The next issue is the assessment and intervention process, that are seen as balance between needs and resources, evidence and relationship based practice. It can be an issue to find appropriate resources that will meet the needs of the individual. A major element during assessment is the relationship with service user, and that the appropriate methods of communication are adopted to identify the needs of older people. The practitioner must take the time to get know the older person and resist pressure from other professionals to do a quick assessment. (Mackay: 2008) In social work there is constant need to utilise evidence based practice on the grounds that it is empirical knowledge which guides the decision making process, such as three stages of theory cycle (Collinwood & Davies: 2011) There is no doubt evidence based practice is important, but this view may undermine relationship based practice, which is equally important. Rightly, Wilson et al. (2008) refers to relationship-based as a main feature of social work practice, that shapes the nature and purpose of the intervention. It is a unique interaction between the service user and the practitioner, that helps to obtain more information and define the best way of intervention.
The problem of autonomy and protection is another factor in the relationship when working with older people. This raises the question of capacity, consent and the deprivation of liberty of older people. This group of service users is often a subject of legislation that deprives their human rights, this is because they are likely to be affected by cognitive disorder such as dementia. The term dementia, includes Alzheimer’s disease, vascular and unspecified dementia, as well as dementia in other diseases such as Parkinson’s. It has been estimated that in the UK the number of patients diagnosed is 821,884, representing 1.3% of the UK population. (Alzheimer’s Research Trust: 2010) The assessment of incapacity or mental disorder is not straightforward and proves ethically and morally difficult for both service user and social worker. Social workers have to manage the balance between acting in accordance with the wishes of the individuals, and what is in their best interests. It has been suggested by policy and legislation that the views and wishes of people expressed through self-assessment would remain at the heart of intervention. (Wilson et al.: 2008)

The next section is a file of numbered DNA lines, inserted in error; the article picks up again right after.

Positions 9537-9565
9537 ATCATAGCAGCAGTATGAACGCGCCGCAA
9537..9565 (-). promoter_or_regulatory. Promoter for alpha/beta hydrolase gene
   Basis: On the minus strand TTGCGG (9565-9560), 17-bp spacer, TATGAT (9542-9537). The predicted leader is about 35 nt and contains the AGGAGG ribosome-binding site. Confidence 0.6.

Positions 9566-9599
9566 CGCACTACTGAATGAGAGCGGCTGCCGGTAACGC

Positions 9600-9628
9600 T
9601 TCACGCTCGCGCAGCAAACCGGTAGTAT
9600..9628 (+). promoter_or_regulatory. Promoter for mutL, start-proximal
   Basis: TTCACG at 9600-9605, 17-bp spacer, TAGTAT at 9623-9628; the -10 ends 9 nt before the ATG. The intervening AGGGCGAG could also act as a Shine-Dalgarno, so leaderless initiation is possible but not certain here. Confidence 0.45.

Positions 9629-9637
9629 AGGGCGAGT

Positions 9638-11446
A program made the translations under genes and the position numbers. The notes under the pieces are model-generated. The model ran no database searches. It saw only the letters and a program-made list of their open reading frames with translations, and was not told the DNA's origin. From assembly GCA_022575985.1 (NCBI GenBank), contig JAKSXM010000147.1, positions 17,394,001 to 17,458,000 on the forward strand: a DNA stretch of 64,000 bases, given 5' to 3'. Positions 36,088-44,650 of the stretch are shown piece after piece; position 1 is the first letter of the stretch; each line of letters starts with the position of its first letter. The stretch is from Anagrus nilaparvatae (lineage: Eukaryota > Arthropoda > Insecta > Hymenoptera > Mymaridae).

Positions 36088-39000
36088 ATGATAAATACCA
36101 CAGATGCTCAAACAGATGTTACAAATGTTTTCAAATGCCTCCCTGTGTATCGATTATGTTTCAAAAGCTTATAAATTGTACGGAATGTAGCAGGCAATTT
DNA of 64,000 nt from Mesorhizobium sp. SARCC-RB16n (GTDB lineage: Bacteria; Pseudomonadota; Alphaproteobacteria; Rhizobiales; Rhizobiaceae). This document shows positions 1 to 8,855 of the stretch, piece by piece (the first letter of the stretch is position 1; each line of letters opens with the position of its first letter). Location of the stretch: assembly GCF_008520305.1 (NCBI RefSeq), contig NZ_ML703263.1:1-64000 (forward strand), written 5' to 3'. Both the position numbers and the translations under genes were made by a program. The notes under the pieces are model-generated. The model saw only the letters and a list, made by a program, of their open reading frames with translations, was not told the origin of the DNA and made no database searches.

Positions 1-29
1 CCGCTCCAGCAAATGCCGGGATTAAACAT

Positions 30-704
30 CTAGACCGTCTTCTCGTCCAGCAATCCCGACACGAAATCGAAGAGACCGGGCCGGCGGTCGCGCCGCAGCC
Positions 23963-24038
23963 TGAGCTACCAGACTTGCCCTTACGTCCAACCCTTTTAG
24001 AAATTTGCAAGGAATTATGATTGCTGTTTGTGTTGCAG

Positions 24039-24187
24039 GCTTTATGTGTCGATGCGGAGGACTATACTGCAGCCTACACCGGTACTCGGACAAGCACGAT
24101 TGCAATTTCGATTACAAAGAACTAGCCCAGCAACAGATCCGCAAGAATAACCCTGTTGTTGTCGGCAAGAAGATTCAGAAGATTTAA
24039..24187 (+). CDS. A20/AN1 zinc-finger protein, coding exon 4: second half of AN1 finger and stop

Another issue is abuse of older people, which may have many forms, and can be very severe in extend. Older people are vulnerable to abuse, or indeed, not having their rights fully respected and protected. The problem came to public awareness not as long as few years ago. Despite the fact that legislation came into force through Adult Support and Protection (Scotland) Act 2007, it is estimated that elder abuse affects 22,700 people in the Scotland each year. (Age Scotland: 2012) Older people are a subject of physical, psychological abuse, neglect, sexual or financial harm, that normally takes place at home, in hospital, residential care or day centre. (Ray at al.: 2009)
Age discrimination is next issue one wish to consider, older people are disadvantaged because of their relatively low socio-political and cultural status in a contemporary society. They are repeatedly presented as a drain on resources as they no longer actively contribute to the growth of society. They do not work and do not pay taxes anymore. Older people are systematically disadvantaged by the status they now occupy within society. Wilson et al. (2008: p. 620) rightly suggests that old age is “socially constructed”. A good example of this is retirement, which officially, makes people old and unavailable to work, despite the actual physical and emotional state of the individual.
Other forms of social construction that significantly affect the experience of old age are class, gender, race and ethnicity. (Wilson at al.: 2008) An illustration of this can be the statement that older people have much more in common with younger people from their class, than they do with older people from other classes. (Philipson: 2011) Disadvantages and inequalities, experiences during life can magnified during the process of ageing, through differences in access to health facilities, health status and lifestyle that may influence life expectancy. There is no doubt that experience of ageing is subjective, and depends on many factors, but it seems to be a matter to firstly, consider class, gender and race at the first place. When discussing poverty and inequalities, the points to bear in mind are issues of discrimination of older women, who are less likely to have as great a pension as a male partner, due to the fact many women are paid a lower wage then men. Moreover, women tend to live longer than men, therefore, are potentially more vulnerable to live alone and in poverty. (Age UK: 2012)